This is important, for it helps us to understand how ‘irresistible grace’ can be both wrong and right. It is wrong when, as noted above, it confuses the Spirit’s person and work with the qualities and operations of regenerate human beings (i.e. an infused disposition that responds irresistibly to the call of the gospel). It is also wrong when it it locates the ‘irresistibility’ of grace primarily in the relationship between the Spirit and human beings, because doing so completely bypasses the mediation of the Spirit from the Father that Christ effects in his own vicarious humanity. In other words, the traditional view of ‘irresistible grace’ transgresses the fundamental axiom of Christian orthodoxy that ‘the works of the three Persons of the Trinity are indivisible’, because it separates the prophetic work of Christ in the preaching of the gospel from the Spirit’s effectual work in those who hear (i.e. the Spirit does not effectually call in a ‘secret’ or ‘inner’ way all those who hear the gospel but only the elect), and it also fails to account for the necessary place of Christ’s vicarious reception of and living in the Spirit on behalf of all whom he represents in his incarnation (i.e. all humanity).

On the other hand, ‘irresistible grace’ can be rightly understood when the Spirit remains the Lord and Giver of life and when the ‘irresistibility’ of grace is located primarily in Christ’s own reception of and living in the Spirit whom he now mediates in his ascended and glorified state every time he exercises his prophetic office in the preaching of the gospel. Grace is thus truly irresistible, not because it infuses grace into our souls, but because it is an accomplished event (and thus irresistible!) in the life of Jesus Christ in which we come to participate through, as Paul says in Galatians 3:2-5, the “hearing” of the gospel. We can be assured, therefore, that when we share the gospel, we don’t have to wonder whether or not the Spirit will effect his ‘secret’ or ‘inner’ work of effectual calling; rather, we can be confident that through us Christ is exercising his prophetic role and the Spirit is at work to unite our hearers with him, and through him to the Father.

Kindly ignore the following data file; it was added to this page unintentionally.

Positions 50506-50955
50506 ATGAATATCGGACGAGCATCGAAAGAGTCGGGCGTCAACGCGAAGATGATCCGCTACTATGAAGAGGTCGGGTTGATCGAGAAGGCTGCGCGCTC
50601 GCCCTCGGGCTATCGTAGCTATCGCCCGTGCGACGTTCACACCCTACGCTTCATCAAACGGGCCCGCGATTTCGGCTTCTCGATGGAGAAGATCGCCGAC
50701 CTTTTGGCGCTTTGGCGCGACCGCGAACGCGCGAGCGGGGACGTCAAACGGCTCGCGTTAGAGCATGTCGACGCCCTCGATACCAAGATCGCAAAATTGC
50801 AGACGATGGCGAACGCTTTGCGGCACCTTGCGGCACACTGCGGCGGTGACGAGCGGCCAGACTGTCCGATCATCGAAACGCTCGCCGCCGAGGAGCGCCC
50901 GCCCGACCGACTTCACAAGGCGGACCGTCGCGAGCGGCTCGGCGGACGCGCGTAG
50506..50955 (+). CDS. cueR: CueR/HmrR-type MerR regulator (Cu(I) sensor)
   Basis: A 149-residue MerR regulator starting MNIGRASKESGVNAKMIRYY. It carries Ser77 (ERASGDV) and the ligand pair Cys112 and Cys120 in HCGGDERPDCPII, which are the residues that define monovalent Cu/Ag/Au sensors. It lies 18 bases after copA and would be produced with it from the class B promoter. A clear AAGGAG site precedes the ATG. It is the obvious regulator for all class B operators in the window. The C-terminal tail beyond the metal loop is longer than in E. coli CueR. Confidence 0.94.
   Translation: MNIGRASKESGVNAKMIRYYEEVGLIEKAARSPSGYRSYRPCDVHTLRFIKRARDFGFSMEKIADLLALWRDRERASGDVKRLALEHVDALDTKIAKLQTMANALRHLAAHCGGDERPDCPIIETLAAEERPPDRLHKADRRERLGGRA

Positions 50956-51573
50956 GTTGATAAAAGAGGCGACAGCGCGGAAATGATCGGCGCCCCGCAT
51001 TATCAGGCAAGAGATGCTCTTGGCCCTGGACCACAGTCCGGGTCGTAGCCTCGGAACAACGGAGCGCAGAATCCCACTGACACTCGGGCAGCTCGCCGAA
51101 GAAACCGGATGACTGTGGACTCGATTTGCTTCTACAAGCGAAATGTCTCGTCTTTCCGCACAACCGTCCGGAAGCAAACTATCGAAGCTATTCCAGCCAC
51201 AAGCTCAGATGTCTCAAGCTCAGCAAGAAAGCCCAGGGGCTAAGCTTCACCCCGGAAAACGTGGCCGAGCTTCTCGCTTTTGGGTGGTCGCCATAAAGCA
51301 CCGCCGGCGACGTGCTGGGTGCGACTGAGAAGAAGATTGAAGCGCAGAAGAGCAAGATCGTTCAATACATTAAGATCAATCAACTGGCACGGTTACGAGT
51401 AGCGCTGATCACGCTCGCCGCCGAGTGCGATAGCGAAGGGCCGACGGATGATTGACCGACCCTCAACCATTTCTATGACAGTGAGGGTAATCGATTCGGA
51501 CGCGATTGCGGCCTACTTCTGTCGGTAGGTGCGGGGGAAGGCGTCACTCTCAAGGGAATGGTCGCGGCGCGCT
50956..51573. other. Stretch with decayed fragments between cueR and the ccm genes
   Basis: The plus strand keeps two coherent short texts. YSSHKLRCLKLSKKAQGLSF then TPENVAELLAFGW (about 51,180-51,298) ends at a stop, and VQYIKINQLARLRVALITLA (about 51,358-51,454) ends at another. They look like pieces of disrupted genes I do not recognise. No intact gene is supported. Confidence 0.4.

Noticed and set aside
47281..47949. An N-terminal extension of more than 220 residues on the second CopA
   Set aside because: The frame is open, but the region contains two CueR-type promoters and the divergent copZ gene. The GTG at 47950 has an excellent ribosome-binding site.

As usual, this no doubt leaves a lingering question. If all this is so, then why do many people not respond in faith when they hear the gospel? Moreover, doesn’t this whole reworking of ‘irresistible grace’ logically entail universal salvation? These are important questions that I will address in my next post in this series. Stay tuned!

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Special thanks to Bobby Grow for inspiring this post.

[1] Barth, K., Bromiley, G.W. & Torrance, T.F., 2004. Church dogmatics: The doctrine of the Word of God, Part 2, London; New York: T&T Clark. pp.198-199.

[2] Torrance, T.F., 1996. Theology in Reconstruction. Eugene: Wipf & Stock, pp.244-245.

[3] Barth, K., Bromiley, G.W. & Torrance, T.F., 2004. Church dogmatics: The doctrine of the Word of God, Part 1, London; New York: T&T Clark. p.462.

[4] Torrance, T.F., 1996. Theology in Reconstruction. Eugene: Wipf & Stock, pp.245-247.